Emphysema (Lung Condition) (cont.)
Charles Patrick Davis, MD, PhD
Dr. Charles "Pat" Davis, MD, PhD, is a board certified Emergency Medicine doctor who currently practices as a consultant and staff member for hospitals. He has a PhD in Microbiology (UT at Austin), and the MD (Univ. Texas Medical Branch, Galveston). He is a Clinical Professor (retired) in the Division of Emergency Medicine, UT Health Science Center at San Antonio, and has been the Chief of Emergency Medicine at UT Medical Branch and at UTHSCSA with over 250 publications.
George Schiffman, MD, FCCP
Dr. Schiffman received his B.S. degree with High Honors in biology from Hobart College in 1976. He then moved to Chicago where he studied biochemistry at the University of Illinois, Chicago Circle. He attended Rush Medical College where he received his M.D. degree in 1982 and was elected to the Alpha Omega Alpha Medical Honor Society. He completed his Internal Medicine internship and residency at the University of California, Irvine.
In this Article
- What is emphysema?
- What are the risk factors for emphysema?
- What causes emphysema?
- What are the signs and symptoms of emphysema?
- How is emphysema diagnosed?
- What is the treatment for emphysema?
- Quitting smoking
- Emphysema medications
- Pulmonary rehabilitation for emphysema
- Surgery for emphysema
- What are the stages of emphysema?
- What is the life expectancy and outlook for someone with emphysema?
- COPD (Chronic Obstructive Pulmonary Disease) FAQs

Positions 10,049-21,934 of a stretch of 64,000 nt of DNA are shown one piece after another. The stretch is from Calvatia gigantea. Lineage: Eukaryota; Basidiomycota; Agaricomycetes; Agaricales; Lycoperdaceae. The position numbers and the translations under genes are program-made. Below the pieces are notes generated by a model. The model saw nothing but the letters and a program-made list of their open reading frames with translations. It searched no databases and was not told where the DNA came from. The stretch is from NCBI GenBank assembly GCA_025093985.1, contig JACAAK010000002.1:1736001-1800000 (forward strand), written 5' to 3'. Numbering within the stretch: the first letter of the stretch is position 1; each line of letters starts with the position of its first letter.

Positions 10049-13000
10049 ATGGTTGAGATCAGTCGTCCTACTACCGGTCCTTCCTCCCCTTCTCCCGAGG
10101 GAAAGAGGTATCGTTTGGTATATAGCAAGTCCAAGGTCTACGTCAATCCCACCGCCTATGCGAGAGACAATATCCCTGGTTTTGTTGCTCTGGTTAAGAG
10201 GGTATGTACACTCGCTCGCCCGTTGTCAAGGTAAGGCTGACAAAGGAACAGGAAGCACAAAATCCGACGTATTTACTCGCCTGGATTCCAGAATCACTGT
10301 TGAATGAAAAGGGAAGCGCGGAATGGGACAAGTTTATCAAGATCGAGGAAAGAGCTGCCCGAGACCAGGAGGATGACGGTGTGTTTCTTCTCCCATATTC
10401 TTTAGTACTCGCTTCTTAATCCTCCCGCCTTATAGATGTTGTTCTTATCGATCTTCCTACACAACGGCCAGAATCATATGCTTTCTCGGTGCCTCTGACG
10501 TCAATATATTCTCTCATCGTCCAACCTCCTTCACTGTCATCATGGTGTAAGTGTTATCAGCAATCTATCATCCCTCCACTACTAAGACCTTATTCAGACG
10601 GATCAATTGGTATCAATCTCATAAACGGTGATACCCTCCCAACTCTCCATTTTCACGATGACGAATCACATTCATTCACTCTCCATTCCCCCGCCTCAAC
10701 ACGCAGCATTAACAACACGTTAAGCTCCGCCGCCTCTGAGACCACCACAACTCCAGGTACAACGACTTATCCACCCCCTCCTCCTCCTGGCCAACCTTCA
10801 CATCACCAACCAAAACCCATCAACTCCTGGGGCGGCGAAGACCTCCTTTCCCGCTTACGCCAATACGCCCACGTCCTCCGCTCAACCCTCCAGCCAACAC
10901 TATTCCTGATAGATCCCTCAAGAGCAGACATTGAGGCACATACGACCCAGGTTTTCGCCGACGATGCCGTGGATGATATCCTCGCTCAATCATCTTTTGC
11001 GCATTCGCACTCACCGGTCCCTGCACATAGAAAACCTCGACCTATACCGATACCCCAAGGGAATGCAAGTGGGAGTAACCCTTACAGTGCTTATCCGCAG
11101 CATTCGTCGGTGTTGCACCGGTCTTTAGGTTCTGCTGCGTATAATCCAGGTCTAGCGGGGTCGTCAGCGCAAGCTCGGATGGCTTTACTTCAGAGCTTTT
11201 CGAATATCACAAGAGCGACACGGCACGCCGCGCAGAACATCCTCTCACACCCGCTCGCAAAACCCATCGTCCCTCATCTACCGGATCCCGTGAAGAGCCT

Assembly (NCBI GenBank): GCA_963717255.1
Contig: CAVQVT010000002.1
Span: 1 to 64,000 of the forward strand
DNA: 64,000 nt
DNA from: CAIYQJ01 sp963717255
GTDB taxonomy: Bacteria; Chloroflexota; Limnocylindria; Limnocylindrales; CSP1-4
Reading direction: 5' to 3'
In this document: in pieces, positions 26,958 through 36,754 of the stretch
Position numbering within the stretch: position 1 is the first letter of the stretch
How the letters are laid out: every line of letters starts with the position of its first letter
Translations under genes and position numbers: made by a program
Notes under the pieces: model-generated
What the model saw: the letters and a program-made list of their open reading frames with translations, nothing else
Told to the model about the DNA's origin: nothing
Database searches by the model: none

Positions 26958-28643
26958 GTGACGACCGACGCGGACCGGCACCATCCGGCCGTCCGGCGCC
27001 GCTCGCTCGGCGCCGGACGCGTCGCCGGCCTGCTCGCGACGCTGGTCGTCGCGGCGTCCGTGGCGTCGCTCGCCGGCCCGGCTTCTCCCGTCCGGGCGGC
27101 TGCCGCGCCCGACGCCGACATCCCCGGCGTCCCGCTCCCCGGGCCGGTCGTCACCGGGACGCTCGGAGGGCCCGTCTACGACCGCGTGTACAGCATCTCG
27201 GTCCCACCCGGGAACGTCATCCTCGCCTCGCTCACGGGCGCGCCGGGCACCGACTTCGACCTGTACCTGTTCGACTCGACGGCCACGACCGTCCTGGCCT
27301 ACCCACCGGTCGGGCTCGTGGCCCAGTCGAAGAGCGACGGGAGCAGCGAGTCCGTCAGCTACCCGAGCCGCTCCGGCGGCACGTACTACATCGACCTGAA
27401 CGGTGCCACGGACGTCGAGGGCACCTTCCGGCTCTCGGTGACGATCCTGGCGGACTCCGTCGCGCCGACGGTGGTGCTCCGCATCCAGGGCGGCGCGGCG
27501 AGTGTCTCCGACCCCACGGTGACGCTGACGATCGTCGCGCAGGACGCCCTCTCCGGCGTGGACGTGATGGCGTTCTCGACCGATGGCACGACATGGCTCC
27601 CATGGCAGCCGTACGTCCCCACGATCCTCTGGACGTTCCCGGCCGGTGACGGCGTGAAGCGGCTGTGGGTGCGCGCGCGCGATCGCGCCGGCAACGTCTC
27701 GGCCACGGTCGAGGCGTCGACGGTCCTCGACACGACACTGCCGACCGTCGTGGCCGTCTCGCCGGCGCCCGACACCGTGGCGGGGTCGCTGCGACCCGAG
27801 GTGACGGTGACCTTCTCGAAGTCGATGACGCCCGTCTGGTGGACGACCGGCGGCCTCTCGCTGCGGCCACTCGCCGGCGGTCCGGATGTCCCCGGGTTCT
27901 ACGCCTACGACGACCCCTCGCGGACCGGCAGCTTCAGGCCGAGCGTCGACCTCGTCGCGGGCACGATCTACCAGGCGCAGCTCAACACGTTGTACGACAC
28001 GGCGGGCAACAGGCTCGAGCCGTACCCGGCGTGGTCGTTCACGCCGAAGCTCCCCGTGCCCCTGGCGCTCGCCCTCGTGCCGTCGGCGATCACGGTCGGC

- Find a local Pulmonologist in your town
What causes emphysema?
As stated previously in the risk factors section, there can be many causes for the development of emphysema. However, the majority of cases of emphysema (COPD) in the United States and other countries are caused by exposure to cigarette smoke. Although genetics may play a role, the inflammation mediated by the body's cells (neutrophils, macrophages and lymphocytes) is usually triggered by exposure to inflammatory compounds, many of which are found in tobacco smoke. The response of the body's immune system leads to destruction of elastin and other structural elements in the lungs, ultimately producing areas in the lungs that cannot function normally.
People with alpha-1 antitrypsin deficiency have an inherited autosomal condition that results in increased breakdown of elastin in the lungs, resulting in COPD (emphysema). When foreign irritants and substances enter the alveoli, usually by inhalation, an inflammatory process is initiated. Chemical messages are sent out recruiting white cells to remove this foreign material. These cells release enzymes that destroy this substance. Normally, these enzymes, often trypsins (protein desolving enzymes) work to remove this material. The body has anti-trypsin enzymes that destroy the trypsin when the foreign substance is no more. In the case of the genetic alpha one antitrypsin deficiency, these enzymes continue to work unabated destroying normal adjacent lung tissue, resulting in emphysema. This is often referred to as the "innocent bystander" effect.
What are the signs and symptoms of emphysema?
In most people, emphysema starts to produce signs and symptoms as the person ages; usually symptoms start developing around age 50, but many can develop symptoms even before age 50.
The onset often develops gradually, and disease is well established before symptoms occur.
The first symptoms frequently vary depending on the degree of emphysema verses bronchitis that the individual has. If more bronchitis is present, the person may cough producing sputum and/or acute chest discomfort also occurs.
As emphysema progresses the most significant symptom becomes breathlessness, especially with any exertion. Wheezing also may occur. It is common for a middle aged person with emphysema to complain that they are unable to keep up with their partner when walking.
People with alpha–1 antitrypsin deficiency usually experience the above symptoms, but at a much earlier age and also may have liver dysfunction.
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